Working with Merge Conflicts

As demonstrated by the previous example, there are instances when conflicting changes can’t be merged automatically.

Let’s create another scenario with a merge conflict to explore the tools Git provides to help resolve disparities. Starting with a common hello with just the contents hello, let’s create two different branches with two different variants of the file:

$ git init
Initialized empty Git repository in /tmp/conflict/.git/

$ echo hello > hello
$ git add hello
$ git commit -m"Initial hello file"
Created initial commit b8725ac: Initial hello file
 1 files changed, 1 insertions(+), 0 deletions(-)
 create mode 100644 hello

$ git checkout -b alt
Switched to a new branch "alt"
$ echo world >> hello
$ echo 'Yay!' >> hello
$ git commit -a -m"One world"
Created commit d03e77f: One world
 1 files changed, 2 insertions(+), 0 deletions(-)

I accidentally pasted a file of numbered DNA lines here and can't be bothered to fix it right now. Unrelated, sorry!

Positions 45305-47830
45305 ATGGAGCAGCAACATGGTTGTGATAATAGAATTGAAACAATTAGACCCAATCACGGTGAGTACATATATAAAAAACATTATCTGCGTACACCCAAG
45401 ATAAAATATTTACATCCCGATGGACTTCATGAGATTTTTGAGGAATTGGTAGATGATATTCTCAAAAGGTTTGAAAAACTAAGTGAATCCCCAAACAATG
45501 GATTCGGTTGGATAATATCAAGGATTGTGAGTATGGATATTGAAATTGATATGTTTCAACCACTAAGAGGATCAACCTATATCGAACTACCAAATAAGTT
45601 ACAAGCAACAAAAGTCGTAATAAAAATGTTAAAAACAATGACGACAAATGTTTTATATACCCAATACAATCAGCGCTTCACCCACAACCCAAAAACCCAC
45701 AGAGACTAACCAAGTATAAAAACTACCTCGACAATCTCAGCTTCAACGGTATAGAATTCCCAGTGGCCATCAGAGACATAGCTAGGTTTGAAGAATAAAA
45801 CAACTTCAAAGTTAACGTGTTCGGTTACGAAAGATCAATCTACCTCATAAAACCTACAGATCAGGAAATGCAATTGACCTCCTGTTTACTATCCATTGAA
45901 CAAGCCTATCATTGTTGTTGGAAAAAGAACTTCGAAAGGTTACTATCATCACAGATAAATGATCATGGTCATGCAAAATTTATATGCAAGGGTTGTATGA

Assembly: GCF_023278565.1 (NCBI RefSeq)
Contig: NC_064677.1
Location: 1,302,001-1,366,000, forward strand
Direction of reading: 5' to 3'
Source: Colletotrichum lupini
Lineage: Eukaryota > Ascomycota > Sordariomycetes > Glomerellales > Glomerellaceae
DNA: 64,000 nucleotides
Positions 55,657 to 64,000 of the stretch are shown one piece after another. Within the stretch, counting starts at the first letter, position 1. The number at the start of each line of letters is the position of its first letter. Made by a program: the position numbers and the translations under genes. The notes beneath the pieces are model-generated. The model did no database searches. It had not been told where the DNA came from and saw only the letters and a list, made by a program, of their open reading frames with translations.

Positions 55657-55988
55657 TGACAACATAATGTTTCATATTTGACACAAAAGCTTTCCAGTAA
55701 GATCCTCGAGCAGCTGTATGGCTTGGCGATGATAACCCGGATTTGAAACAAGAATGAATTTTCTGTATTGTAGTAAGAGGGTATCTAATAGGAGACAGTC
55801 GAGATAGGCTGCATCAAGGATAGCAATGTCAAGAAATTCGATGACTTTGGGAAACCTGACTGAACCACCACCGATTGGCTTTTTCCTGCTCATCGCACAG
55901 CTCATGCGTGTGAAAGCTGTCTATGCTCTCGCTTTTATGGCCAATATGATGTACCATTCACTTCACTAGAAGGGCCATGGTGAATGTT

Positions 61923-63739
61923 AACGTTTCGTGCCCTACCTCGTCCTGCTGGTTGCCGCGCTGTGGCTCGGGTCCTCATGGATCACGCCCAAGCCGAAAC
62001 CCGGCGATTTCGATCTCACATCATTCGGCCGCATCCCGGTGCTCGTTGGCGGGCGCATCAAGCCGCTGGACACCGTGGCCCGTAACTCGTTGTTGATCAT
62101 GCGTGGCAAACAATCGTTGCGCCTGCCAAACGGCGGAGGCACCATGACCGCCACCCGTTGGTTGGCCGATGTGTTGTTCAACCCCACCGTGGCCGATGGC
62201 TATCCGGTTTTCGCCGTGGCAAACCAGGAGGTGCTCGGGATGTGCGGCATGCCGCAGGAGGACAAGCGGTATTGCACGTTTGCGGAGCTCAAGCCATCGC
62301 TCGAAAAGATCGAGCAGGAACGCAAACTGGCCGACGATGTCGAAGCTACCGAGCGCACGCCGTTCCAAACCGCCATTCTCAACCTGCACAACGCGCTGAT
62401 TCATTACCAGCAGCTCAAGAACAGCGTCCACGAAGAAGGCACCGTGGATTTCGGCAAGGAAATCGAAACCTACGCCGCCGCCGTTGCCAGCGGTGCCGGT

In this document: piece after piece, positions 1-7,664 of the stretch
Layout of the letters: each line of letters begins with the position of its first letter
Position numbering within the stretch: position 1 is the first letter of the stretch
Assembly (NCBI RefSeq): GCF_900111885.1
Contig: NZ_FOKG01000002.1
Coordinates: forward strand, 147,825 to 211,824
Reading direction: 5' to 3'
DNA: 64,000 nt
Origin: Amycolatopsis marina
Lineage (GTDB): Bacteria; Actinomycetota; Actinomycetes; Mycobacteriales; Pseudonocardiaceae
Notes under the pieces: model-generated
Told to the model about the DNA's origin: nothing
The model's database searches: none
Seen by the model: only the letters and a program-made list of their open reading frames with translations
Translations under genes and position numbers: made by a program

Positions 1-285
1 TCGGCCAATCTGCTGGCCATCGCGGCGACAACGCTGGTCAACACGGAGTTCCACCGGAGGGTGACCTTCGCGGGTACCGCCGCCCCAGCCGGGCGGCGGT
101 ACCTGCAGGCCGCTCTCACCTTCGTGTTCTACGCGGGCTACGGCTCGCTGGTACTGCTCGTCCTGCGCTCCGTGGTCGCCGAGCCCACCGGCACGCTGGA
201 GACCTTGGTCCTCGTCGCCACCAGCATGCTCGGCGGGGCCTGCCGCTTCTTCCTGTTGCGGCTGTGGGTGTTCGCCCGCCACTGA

$ git checkout master
$ echo worlds >> hello
$ echo 'Yay!' >> hello
$ git commit -a -m"All worlds"
Created commit eddcb7d: All worlds
 1 files changed, 2 insertions(+), 0 deletions(-)

One branch says world, while the other says worlds—a deliberate difference.

As in the earlier example, if you check out master and try to merge the alt branch into it, a conflict arises:

$ git merge alt
Auto-merged hello
CONFLICT (content): Merge conflict in hello
Automatic merge failed; fix conflicts and then commit the result.

As expected, Git warns you about the conflict found in the hello file.

Locating Conflicted Files

But what if Git’s helpful ...

Get Version Control with Git now with the O’Reilly learning platform.

O’Reilly members experience live online training, plus books, videos, and digital content from nearly 200 publishers.